New Seymour coach Tony Buell stressing patience

Nov. 13, 2013 @ 01:06 AM

Patience is the word in Seymour.

Basketball is a tournament sport and the Eagles’ new boys coach, Tony Buell, said peaking in the new year is what’s important.

“We’re doing some new things,” Buell said. “It’s just going to take some time. We’re not in a sprint, we’re in a marathon. It may not look pretty in November or December, but by the time we get to January, February it will go together. It will work.”

Buell, in his 21st year as a coach, knows how to build a winning program. He comes to Seymour from Carter where he led the Hornets to a pair of state tournament appearances and nearly 17 wins per year over his seven seasons. He said he’s breaking things into the fundamentals for the Eagles right now, creating the foundation for the kind of success he had at Carter.

The most encouraging thing for Buell? He said his new players are sponge-like, willing to soak up any and all information he can give out.

“They’re hungry,” Buell said. “They’re like ‘Hey, what’s next?’ They want to go faster than what we need to go. It’s a very positive experience watching these young men. They ask a lot of really good questions.”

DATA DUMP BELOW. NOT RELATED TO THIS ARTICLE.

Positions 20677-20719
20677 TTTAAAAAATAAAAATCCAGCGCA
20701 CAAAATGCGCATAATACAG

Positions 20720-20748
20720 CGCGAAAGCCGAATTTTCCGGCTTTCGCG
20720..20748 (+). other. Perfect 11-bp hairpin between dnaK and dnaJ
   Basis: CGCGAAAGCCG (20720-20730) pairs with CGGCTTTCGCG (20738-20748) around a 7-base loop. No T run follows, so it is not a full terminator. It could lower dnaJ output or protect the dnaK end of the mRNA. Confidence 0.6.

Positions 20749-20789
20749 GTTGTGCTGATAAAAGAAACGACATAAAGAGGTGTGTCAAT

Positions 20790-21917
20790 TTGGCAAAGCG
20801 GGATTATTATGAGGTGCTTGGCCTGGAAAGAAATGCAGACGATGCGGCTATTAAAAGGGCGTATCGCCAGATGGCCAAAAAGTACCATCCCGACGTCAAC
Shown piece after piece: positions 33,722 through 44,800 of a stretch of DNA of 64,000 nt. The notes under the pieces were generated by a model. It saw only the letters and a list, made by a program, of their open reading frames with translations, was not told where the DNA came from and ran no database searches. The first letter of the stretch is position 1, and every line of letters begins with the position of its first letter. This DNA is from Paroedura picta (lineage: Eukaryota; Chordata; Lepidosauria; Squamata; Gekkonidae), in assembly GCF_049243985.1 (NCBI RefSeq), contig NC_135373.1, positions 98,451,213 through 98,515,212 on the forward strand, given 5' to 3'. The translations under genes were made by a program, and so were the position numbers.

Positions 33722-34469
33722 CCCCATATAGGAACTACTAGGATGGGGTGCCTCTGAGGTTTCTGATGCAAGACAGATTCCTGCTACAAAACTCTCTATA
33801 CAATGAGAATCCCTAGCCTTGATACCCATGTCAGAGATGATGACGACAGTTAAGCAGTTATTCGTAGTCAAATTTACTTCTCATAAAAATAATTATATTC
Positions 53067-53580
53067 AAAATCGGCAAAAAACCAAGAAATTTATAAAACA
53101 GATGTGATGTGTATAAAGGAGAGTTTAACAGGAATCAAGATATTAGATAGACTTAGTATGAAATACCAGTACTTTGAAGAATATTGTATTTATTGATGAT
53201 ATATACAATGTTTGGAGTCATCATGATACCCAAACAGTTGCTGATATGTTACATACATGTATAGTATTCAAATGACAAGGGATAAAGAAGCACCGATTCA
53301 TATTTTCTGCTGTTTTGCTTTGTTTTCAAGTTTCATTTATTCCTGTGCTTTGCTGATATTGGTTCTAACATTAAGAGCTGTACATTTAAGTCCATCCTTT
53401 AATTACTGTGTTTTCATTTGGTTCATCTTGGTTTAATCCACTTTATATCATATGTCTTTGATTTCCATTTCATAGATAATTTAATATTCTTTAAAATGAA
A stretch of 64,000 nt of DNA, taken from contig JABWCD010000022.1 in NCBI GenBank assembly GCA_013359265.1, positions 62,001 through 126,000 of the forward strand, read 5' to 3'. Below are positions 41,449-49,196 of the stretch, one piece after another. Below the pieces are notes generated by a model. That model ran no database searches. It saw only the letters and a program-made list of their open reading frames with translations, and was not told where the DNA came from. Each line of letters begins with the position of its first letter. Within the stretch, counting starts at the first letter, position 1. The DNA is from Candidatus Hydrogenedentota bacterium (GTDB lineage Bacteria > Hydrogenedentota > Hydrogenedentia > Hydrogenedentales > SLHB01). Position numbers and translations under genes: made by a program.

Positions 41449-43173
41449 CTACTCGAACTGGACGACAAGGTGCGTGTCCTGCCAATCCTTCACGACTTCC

That doesn’t mean it’s always been easy. 

“It was confusing at first,” said senior Austin Arrington. “For me and Gunner (Gibson), we’ve got to be leaders so we knew a little more than everyone else. We had to really help everybody else. It was hard at first, but it’s getting easier as it goes along.”

Gibson said Buell’s system is a little bit different. His new coach likes a lot more motion as opposed to former coach Brian Jessie’s affinity for set plays. 

Buell pointed to both Arrington and Gibson as keys in that new system. Gibson is a 6-foot-5 post that already showed his explosiveness by dropping 31 points in one scrimmage. Arrington has some versatility, being able to handle the ball and play the 1, 2 or 3. Buell described the senior as a slasher he hopes can draw some fouls attacking the basket this winter.

But adding to the need for patience, Arrington is out 4 to 6 weeks after injuring his elbow in a scrimmage. 

When Arrington returns, Gibson said he should add to a stable of outside shooters for Seymour. Add that to Gibson’s post presence and the Eagles could be peaking at the right time, just the way Buell planned it.

“You’ve got to keep working as the season goes on,” Gibson said. “Nobody drops their head. It’s tournament time in January. You work for January.”